We are not long back from another visit home to the motherland, and I’m starting to realise that the expat home visit has its own peculiar rules and conventions.
First, there’s the question of whom you visit. Family is inevitably first on the list, but then: which family? In which order? And for how long? How many people are you obliged to see if you are only making it over once a year? And if you miss someone out, are you sending out the message that you don’t care if you never see them again?
There’s a Platonic ideal visit out there that goes as follows. You see everyone you care about. You take things at a leisurely pace. You don’t stay long enough with anyone to feel that a) you’re treating them like a hotel or b) your homicide conviction is imminent. I am starting to realise that I cannot manage more than 24 hours in the company of my father before I swear NEVER EVER to stay with him again, and yet a year later I find myself claiming that I can’t wait to do it.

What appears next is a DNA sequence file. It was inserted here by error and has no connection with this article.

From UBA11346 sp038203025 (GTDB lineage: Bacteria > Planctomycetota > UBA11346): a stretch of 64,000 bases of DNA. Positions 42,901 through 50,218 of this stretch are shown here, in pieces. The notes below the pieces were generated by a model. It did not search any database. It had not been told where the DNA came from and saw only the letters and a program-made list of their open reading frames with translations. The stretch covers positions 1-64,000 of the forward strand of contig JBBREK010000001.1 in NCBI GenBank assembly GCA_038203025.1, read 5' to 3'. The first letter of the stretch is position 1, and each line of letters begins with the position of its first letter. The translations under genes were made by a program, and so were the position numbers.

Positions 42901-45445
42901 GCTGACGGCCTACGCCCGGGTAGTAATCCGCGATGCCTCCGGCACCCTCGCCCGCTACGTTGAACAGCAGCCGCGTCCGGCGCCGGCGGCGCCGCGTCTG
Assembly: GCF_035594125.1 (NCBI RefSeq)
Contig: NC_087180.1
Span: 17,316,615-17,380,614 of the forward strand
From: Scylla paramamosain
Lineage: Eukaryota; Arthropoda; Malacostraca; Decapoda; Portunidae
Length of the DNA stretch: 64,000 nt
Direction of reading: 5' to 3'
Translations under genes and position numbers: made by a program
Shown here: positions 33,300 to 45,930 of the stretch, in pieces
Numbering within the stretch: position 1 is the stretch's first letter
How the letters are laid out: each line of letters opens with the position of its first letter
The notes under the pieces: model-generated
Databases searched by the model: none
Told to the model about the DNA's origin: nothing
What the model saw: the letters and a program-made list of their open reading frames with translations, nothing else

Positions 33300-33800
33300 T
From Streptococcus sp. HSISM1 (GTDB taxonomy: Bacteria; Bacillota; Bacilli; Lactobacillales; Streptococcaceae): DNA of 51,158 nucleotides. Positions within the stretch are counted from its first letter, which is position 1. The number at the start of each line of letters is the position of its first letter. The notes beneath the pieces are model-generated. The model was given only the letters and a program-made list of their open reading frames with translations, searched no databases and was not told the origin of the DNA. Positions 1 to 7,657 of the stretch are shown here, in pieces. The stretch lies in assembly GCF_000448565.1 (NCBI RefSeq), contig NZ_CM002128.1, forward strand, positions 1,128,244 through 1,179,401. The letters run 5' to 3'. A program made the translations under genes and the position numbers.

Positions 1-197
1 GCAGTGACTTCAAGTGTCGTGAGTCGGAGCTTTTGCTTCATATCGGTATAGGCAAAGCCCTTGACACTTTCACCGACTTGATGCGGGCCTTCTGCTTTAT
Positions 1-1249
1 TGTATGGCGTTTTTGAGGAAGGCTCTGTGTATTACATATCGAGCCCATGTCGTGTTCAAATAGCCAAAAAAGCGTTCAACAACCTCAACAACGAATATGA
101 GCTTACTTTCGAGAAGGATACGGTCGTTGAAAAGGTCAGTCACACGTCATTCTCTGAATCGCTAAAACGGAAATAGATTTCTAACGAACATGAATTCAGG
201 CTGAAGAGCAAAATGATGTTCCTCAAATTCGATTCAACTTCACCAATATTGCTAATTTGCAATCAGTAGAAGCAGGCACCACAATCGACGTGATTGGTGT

So anyway, once our various parents, siblings, cousins and aunts have been ticked off, there is barely any time to see our scattered friends. We used to resort to the hold-court-in-a-pub model, where you just invite everyone you know for an afternoon or evening and be damned if they don’t all get along or the time or venue doesn’t suit them. But it always feels rude, and with a baby (and, often, their babies) it’s much less practical.
Then there should be the opportunity to do all the things we miss. Eat sausages and custard: tick. Replenish the Ribena and hobnob supplies: tick. Go shopping for baby clothes in British baby shops: tick. Read the Guardian in paper form. Have a cream tea. Drink proper beer and cider in proper pubs. Baa at some sheep. Watch the Great British Bake Off. We made it to the seaside and a medieval church, briefly. I had plans to shop for clothes for myself and go to Tate Britain, but they fell victim to baby exhaustion.
But the funniest thing was our last Sunday, when baby A was surrounded by four adoring adults (in addition to her parents) all lining up to push her at the swings, give her rides on their shoulders, show her the ducks and admire her stumbling near-walking. The intensity of cramming so much affection into such a short time was palpable. It was raining, and we were the only people in the playground.